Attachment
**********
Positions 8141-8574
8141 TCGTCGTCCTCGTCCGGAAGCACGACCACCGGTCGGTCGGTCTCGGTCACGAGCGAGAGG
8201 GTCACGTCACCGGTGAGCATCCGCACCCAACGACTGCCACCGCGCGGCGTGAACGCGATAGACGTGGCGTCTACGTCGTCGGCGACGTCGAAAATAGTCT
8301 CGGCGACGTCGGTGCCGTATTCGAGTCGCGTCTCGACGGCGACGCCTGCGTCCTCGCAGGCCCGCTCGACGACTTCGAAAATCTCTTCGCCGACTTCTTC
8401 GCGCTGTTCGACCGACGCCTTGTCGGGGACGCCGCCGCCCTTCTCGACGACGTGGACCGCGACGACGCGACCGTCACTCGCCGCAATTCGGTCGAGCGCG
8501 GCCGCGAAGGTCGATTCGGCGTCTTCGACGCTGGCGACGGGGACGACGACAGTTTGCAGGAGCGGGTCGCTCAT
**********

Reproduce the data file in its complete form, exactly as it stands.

Positions 8141-8574
8141 TCGTCGTCCTCGTCCGGAAGCACGACCACCGGTCGGTCGGTCTCGGTCACGAGCGAGAGG
8201 GTCACGTCACCGGTGAGCATCCGCACCCAACGACTGCCACCGCGCGGCGTGAACGCGATAGACGTGGCGTCTACGTCGTCGGCGACGTCGAAAATAGTCT
8301 CGGCGACGTCGGTGCCGTATTCGAGTCGCGTCTCGACGGCGACGCCTGCGTCCTCGCAGGCCCGCTCGACGACTTCGAAAATCTCTTCGCCGACTTCTTC
8401 GCGCTGTTCGACCGACGCCTTGTCGGGGACGCCGCCGCCCTTCTCGACGACGTGGACCGCGACGACGCGACCGTCACTCGCCGCAATTCGGTCGAGCGCG
8501 GCCGCGAAGGTCGATTCGGCGTCTTCGACGCTGGCGACGGGGACGACGACAGTTTGCAGGAGCGGGTCGCTCAT